Architect, interior designer and founder of the Egyptian design studio "Z line Dezine," artist Mohamed Mostafa Radwan from Maadi, Egypt has gained the attention of magazines and online blogs all over Egypt for his Batman v Superman: Dawn of Justice selected mural. Inspired by art deco, Arabic calligraphy, comic art and street art during the Egyptian Revolution, this multi-talented artist decided to pick up the spray can and decorate the walls of his city with his political expression. Radwan has been hard at work focused on two new projects, one involving Arabic calligraphy and another collaborating with a prominent Egyptian street artist. We caught up with him about his creative process, favorite artists and his go-to spray cans.
TH: Can you tell us a bit about yourself? What do you do?
MR: I’m Mohamed Mostafa Radwan, a 35 years old Egyptian Architect & Interior Designer, Founder of The Egyptian Design Studio: Z line Dezine (zlinedezine.net), I have also explored the field of Graphic Design & Digital Art, and I Lectured in a number of Universities (Arab Academy for Science and technology, & The American University in Cairo among others).
TH: How/when did you start creating your street art/digital artwork?
MR: I’ve taken interest in digital art early on during my study of Architecture, back then the big thing was Deviant Art, which was a platform for digital artists to showcase there work, and I had an account on deviant since 2005. Ever since then I took interest in digital art.
I started taking interest in street art also during that time, when I heard about Banksy and his visit to the Palestinian territories. Later on during 2008, I was publishing a youth magazine called Zed mag, and we did a feature on graffiti as a new global form of expression, and during my research for that piece, I got very intrigued by Shepard Fairey’s OBEY Giant, Os Gemeos, King Robbo others.
During the Egyptian Revolution, Egypt witnessed an explosion of street art, as Graffiti became a popular form of political expression, at first I was satisfied with being a spectator, but as the revolution progressed, I felt the need to use it as a way to express my own political views and convictions. I started spraying stencil graffiti in 2013, and have been experimenting with the medium as a form of both art and expression since then.
TH: What inspires your artwork?
MR: As I said, I consider graffiti and street art a form of expression before it is an art… or rather an art with a strong social message. Therefore, what motivates it naturally has to be a cause or a topic which I have strong feelings about, whether it is political, social or even purely artistic; it has to be a topic I deeply care about.
As for inspirations, it really does depend on the topic, but generally I draw inspirations from a wide array of artistic and visual mediums. I particularly have deep emotional ties with the Art nouveau movement, Art Deco, Arabic Calligraphy, Comic Art (of comic books), as well as the work of other street artists.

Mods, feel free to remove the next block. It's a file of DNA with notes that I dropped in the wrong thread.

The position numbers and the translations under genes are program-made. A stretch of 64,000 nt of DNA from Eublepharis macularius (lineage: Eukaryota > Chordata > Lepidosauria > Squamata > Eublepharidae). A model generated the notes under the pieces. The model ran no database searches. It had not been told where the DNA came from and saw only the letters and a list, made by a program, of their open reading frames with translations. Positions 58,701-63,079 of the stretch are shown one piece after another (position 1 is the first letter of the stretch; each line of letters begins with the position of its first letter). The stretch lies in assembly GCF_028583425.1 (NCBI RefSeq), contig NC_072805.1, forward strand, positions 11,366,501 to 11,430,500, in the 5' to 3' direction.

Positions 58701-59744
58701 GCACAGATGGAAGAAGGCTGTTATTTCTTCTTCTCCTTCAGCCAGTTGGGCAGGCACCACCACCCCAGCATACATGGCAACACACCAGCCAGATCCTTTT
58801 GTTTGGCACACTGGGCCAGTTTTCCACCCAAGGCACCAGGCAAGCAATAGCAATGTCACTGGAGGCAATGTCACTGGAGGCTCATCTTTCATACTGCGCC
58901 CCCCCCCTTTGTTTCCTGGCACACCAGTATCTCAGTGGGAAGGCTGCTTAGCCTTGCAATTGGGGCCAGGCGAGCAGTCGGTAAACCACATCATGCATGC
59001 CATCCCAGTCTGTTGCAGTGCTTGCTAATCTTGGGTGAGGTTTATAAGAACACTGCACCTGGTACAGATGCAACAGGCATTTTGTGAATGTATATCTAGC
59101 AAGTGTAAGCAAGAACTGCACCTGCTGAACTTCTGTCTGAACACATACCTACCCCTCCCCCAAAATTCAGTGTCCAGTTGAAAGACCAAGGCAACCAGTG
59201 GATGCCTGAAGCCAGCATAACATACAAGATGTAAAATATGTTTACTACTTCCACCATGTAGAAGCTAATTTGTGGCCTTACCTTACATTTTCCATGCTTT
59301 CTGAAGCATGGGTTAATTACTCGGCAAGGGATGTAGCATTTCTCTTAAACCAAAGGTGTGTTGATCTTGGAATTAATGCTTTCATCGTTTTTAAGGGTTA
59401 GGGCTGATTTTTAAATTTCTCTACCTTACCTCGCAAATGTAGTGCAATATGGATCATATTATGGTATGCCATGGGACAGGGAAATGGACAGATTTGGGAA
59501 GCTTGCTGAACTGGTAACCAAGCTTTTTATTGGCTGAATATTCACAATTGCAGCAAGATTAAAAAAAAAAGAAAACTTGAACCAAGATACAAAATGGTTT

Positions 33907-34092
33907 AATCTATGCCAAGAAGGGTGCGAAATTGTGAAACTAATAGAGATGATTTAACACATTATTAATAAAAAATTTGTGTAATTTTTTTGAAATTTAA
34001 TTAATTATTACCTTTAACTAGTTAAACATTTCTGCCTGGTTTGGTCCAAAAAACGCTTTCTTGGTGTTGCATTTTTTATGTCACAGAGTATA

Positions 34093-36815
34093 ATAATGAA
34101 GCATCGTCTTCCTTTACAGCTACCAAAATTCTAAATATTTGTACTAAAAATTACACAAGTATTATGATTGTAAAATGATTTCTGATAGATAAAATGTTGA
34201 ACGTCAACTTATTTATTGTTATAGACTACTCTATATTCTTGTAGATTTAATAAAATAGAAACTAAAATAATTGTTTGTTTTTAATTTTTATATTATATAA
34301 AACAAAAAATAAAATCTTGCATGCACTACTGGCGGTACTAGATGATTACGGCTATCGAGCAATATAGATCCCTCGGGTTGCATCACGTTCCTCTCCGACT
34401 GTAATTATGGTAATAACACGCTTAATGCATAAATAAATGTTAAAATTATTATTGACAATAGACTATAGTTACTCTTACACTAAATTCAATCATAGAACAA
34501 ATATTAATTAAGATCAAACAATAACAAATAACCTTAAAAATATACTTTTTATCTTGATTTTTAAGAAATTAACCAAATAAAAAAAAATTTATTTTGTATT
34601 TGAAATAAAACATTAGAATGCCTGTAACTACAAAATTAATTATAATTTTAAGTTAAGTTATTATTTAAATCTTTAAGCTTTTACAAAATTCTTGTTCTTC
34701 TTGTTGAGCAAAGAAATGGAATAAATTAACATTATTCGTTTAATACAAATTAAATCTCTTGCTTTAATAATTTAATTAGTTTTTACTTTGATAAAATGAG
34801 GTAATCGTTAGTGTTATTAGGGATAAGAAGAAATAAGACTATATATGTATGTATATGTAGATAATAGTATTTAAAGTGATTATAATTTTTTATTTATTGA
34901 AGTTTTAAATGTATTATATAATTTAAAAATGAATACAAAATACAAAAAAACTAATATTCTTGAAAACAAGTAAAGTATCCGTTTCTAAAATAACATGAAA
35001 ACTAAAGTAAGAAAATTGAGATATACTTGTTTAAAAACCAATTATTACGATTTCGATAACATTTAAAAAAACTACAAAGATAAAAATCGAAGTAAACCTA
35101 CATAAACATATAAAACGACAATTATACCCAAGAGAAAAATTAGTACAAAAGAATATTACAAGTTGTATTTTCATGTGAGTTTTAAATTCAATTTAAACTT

TH: What is your creative process like?
MR: Well that’s normally a hard question for any designer/artist, because each artwork/project has its own process and flow really. But when it comes to street art, as I said it has to be a topic I’m motivated by, so it has to pose a certain challenge or communicate a certain message… I start with that… what do I want to say from this work, and what is the shortest way to say it? What is the core idea? After I figure that out, I start researching, searching for both an artistic language and looking for sources of inspiration. Then I start experimenting with different compositions and elements, I usually generate as many options as possible, and then cut them down to 2 or 3. The final stage is developing these 2 or 3 options into a semi-final digital art work, and since I mainly do stencil graffiti that maybe easier than other forms of graffiti art, because I develop the digital art fully, before going into execution. The last stage is choosing one of these options, and that is sometimes harder than creating them!
TH: Do you have a favorite artist that has inspired you?
MR: Well not one artist, but rather a few, in street art I’m inspired by Ganzeer, El Seed, Banksy & a number of other Egyptian and International artists. In art in general I’m a big fan of the art of Gustav Klimt, Yoshitaka Amano & David McKean.
TH: What was the inspiration for your Batman v Superman graffiti art installation?
MR: Besides the movie itself, I am a big fan of Batman, so that’s probably one reason I was motivated by this creative invite, and surely the comic book “The Dark Knight Returns” was a source of inspiration for the graffiti. I also tried to express the difference in characters and symbolisms of the two Heroes. Hence I chose the split face portrait while flipping the negative and positive space to differentiate between the darkness of Batman, as opposed to Superman, who is (in my view) a more lighthearted superhero.
TH: If you could collaborate with anyone from the past or present, who would that be?
MR: It would be El Seed or Banksy.
TH: What type of spray cans do you use for your street art?
MR: In the past I used any type (whichever available), but lately I have been using Montana Black cans, and I have to say they are excellent spray cans.
TH: Do you have any projects you are currently working on, or planning on doing?
MR: I am currently working on two projects, one where I’m experimenting with Arabic calligraphy to render part of the lyrics of an Egyptian song visually, and the second is a collaboration with a prominent Egyptian Street Artist exploring the power of individual change, or rather the power of one individual to create ripples of change that suppresses his/her limitations of expression, but it’s still too early to announce further details about this one.